Nazri: Choice of PM is sole discretion of the King

Posted by Penarik Beca Thursday, February 26, 2009

The Sun (25/2/09): The choice of the Prime Minister of Malaysia is at the sole discretion of the King and not to be disputed, Minister in the Prime Minister’s Department Datuk Seri Mohamed Nazri Abdul Aziz told the Dewan Rakyat today.

This is in accordance to Article 40(2) of the Federal Constitutiuon, Nazri said in response to a question from Gobind Singh Deo (DAP-Puchong) who asked if the government would abolish the present system of choosing the PM and employ a system where the people of all races can choose the PM like in the United States.

Nazri said Malaysia goes by the constitutional monarchy and democratic parliamentary system modeled after the Westminster in the United Kingdom.

"Our Prime Minister is a member of the Dewan Rakyat who commands authority over the majority members of the House, and in Malaysia’s case, the leader of Parti Perikatan now known as Barisan Nasional has been administering the country since independence," he said.

"We have a different system from the Americans, which allows citizens to vote for their president directly every four years. Usually presidents of nations are elected directly but this is not the same case for a Prime Minister.

In the present system in Malaysia, voters know that their ballot indirectly determines the Prime Minister coming into power.

This system is one encompassed in the Federal Constitution and not based on decision of the Executive arm or the government.

“Therefore any attempts to change this system have to go through Parliament.”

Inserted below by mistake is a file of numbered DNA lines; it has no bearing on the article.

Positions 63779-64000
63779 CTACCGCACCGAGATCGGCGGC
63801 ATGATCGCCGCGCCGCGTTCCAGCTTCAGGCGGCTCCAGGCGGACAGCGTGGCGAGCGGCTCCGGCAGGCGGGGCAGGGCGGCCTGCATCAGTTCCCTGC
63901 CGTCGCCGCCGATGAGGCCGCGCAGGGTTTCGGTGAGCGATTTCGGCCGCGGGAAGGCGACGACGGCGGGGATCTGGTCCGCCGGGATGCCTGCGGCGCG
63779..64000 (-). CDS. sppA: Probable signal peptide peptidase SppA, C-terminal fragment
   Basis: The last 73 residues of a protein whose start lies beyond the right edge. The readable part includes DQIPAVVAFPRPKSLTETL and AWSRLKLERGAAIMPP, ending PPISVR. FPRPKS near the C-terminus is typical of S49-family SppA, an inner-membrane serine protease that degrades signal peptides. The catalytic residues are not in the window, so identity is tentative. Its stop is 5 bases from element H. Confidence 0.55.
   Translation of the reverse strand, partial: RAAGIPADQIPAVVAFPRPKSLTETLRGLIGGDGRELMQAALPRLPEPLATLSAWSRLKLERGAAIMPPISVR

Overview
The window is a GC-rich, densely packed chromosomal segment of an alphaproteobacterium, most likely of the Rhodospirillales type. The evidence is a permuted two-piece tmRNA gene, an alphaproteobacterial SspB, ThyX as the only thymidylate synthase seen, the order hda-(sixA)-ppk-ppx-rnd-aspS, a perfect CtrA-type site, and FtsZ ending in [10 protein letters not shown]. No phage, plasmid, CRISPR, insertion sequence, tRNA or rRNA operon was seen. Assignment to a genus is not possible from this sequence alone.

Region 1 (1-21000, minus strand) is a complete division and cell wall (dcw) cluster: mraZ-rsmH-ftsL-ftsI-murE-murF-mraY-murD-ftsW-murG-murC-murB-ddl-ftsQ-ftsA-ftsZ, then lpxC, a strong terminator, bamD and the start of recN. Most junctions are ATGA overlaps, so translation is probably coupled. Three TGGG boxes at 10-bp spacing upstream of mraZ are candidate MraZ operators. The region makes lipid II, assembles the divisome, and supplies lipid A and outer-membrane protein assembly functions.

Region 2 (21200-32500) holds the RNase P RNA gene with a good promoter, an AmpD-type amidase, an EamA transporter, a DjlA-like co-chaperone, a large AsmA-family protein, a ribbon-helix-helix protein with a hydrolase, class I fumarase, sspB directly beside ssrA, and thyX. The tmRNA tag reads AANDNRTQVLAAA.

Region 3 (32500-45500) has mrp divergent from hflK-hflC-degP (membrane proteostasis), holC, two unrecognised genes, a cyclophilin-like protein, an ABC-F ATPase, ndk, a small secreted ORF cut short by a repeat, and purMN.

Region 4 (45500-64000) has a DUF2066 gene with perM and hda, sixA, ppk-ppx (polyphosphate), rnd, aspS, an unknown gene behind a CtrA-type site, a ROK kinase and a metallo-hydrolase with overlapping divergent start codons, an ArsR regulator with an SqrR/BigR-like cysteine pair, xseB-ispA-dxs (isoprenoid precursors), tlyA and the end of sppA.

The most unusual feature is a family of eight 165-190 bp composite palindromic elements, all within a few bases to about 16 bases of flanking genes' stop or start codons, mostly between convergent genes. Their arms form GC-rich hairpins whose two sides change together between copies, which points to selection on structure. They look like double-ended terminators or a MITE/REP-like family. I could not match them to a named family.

Following that an argument ensued when Gobind asked if there were mechanisms to ensure that the candidates for PM are free of any doubts or scandals.

Raising allegations against Deputy Prime Minister Datuk Seri Najib Tun Razak’s alleged link to the Altantuya Shaariibuu murder, Gobind said he had not been investigated despite being a key witness in the case.

“This was acknowledged by investigating officer Supt Gan Tack Guan during the sedition trial of blogger Raja Petra Kamaruddin, and Gan is incidentally also the investigating officer for the Altantuya murder,” Gobind said as BN backbenchers protested noisily.

Nazri replied: “In Malaysia, a person is innocent until proven guilty in court. So in this case what is raised is merely speculation.”

“Speculation, rumours and allegations cannot influence our decision which has to be based on strong evidence against an individual,” he said.

"According to Article 40(2) of the Federal Constitution the King can accept or reject the candidate for Prime Minister. Matters of appointment of the Prime Minister depends on the King's decision and if the King decides to accept Pekan MP (Najib) as Prime Minister then it is not our responsibility to dispute it," he added.